In addition to Principal-in-Charge Natale Barranco and Senior Associate, Bridgette van Sloun, Urbahn’s in-house design team also included Principal Architect Martin D. Stein, AIA, LEED AP; Associate and Project Manager Joseph Zappulla, CPHC and Associate and Designer Jonathan Ruiz. NERPC’s construction and design project team also included healthcare and laboratory design consultant HKS Architects, construction manager TDX Construction Corp., structural engineer LERA Consulting Structural Engineers, civil engineer Langan Engineering, MEP Engineer R.G. Vanderweil Engineers, excavation consultant FNA Engineering Services, environmental consultant YU & Associates, landscape architect Edgewater Design, lighting designer Domingo Gonzalez Associates, audio visual engineer Cerami Associates, Solar PV consultant Academy Energy Group, and elevator consultant AB Consulting.

Building Architecture and Exterior

Urbahn Architects developed the facade design and vocabulary to visually integrate NERPC with the adjacent Davis and Carman Halls. Davis Hall is clad in stone, while Carman Hall is composed primarily of exposed concrete with sections of aluminum storefront on the ground level. The NERPC façade incorporates concrete panels, stone, brick, and storefront. The exterior of the basement and the two stair towers is clad in brick to ground the building. On the first floor, a curtain wall storefront system echoes that of Carman Hall. Fiber-reinforced cement panels with punched windows create a rainscreen to enclose the 2nd and 3rd floors, referencing both the stone and concrete of the adjacent buildings.

The building is designed to meet New York City Climate Mobilization Act and Local Laws 92 and 94, which require components of buildings’ exterior envelopes and roofs to contribute to overall energy efficiency. All windows have double insulated glazing. A solar photovoltaic (PV) power generation system has been installed on the reflective SBS membrane system roof. Approximately 22% of the roof’s area is covered by PV panels that generate a total of 43.2 kW of power for the building, a tenfold increase of the law’s requirement of 4kW.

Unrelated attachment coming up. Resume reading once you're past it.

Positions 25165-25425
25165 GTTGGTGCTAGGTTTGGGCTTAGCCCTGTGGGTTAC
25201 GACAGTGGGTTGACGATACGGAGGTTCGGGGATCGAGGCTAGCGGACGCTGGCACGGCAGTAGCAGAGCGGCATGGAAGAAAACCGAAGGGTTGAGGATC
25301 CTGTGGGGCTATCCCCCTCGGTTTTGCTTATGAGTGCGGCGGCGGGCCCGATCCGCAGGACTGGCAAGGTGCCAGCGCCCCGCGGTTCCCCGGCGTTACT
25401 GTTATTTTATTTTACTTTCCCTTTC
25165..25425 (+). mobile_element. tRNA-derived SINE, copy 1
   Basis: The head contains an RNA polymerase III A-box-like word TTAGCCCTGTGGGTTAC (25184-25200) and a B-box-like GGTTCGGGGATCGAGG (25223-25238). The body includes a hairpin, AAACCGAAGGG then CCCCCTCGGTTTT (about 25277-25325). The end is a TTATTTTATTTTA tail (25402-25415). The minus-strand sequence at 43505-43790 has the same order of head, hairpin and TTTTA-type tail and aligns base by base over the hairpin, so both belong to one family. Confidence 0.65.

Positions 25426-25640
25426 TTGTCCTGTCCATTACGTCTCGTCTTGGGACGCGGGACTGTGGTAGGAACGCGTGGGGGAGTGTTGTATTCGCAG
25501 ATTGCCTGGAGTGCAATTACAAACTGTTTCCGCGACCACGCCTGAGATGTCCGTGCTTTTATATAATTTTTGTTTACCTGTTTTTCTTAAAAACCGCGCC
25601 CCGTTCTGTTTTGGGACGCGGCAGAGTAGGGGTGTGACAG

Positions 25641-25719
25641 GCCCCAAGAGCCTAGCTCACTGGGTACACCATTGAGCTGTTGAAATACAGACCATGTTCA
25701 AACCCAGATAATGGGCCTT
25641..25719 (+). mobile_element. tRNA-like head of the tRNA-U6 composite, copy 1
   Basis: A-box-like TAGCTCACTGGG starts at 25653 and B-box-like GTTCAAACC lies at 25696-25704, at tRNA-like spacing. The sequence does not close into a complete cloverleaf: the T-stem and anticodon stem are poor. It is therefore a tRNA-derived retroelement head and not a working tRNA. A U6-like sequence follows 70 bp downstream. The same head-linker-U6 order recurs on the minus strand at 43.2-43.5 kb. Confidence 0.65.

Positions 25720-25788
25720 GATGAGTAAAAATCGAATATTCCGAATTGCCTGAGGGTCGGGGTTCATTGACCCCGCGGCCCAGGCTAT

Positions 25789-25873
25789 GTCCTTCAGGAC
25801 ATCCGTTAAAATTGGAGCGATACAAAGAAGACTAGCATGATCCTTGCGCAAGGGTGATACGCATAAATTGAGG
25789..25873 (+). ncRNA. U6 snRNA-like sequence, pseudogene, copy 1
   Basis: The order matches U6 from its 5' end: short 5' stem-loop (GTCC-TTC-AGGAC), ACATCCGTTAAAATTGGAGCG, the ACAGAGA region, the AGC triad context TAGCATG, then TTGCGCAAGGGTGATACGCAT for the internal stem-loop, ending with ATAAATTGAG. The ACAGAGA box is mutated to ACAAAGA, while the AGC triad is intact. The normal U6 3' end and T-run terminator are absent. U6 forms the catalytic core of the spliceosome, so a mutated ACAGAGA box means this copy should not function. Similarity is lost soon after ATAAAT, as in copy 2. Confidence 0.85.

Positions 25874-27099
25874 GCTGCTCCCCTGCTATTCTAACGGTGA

The site, which previously contained a one-story bookstore and a parking lot, presented significant design challenges. This portion of the Lehman campus was originally a part of the adjacent Jerome Park reservoir that was filled in with shot rock from the NYC subway construction in the early 1900s. The bearing strength of the soil is poor, and the depth of the bedrock varies between 20 to 60 feet over the site. During the initial phase of construction work, Citnalta’s construction crews installed over one hundred caissons with pile caps to support the foundation grade beams. The caissons are 10-inch reinforced steel cement with steel casing.

Most of the campus buildings have elevated entries averaging five to six feet above grade. The first-floor elevation of Carman Hall is seven feet above grade, and it is surrounded by a sunken plaza. The design team carefully coordinated the elevation of NERPC with the surrounding elements to create a cohesive plan. The basement level matches the elevation of Carman Hall’s sunken plaza.

A monumental entry plaza facing Campus Walk incorporates stairs and a ramp leading to both the first floor of NERPC and to the adjacent sunken plaza below. The designers incorporated linear lights into the undersides of stair handrails to add a dramatic lighting effect to the plaza and the entrance/Landscape architect Edgewater Designs has created a buffer of landscape material, including flowering trees and ground covers to soften the perimeter of the pavers and poured concrete surfaces of the access corridor and the sunken plaza.

Building Interiors

“Program development for NERPC was a six-month long collaborative effort between Urbahn Architects and Lehman College. The parameters set during the programming phase dictated the design of the five-story building, with integrated educational and public spaces. The building is designed to promote collaboration, with casual gathering areas to support learning beyond the classroom,” explained Urbahn’s Associate Joseph Zappulla, CPHC, who participated in the project’s conceptual design phase.

The cellar level is completely below grade and contains mechanical spaces housing air handling and heat recovery units, plumbing infrastructure, and telecommunications equipment.

The basement level is dedicated to hands-on nursing simulation (SIM), physical assessment, and nursing skills labs. HKS, a global leader in healthcare design, with a growing focus on interprofessional education and health sciences, designed the high-fidelity simulation suite, skills training labs, and graduate research labs.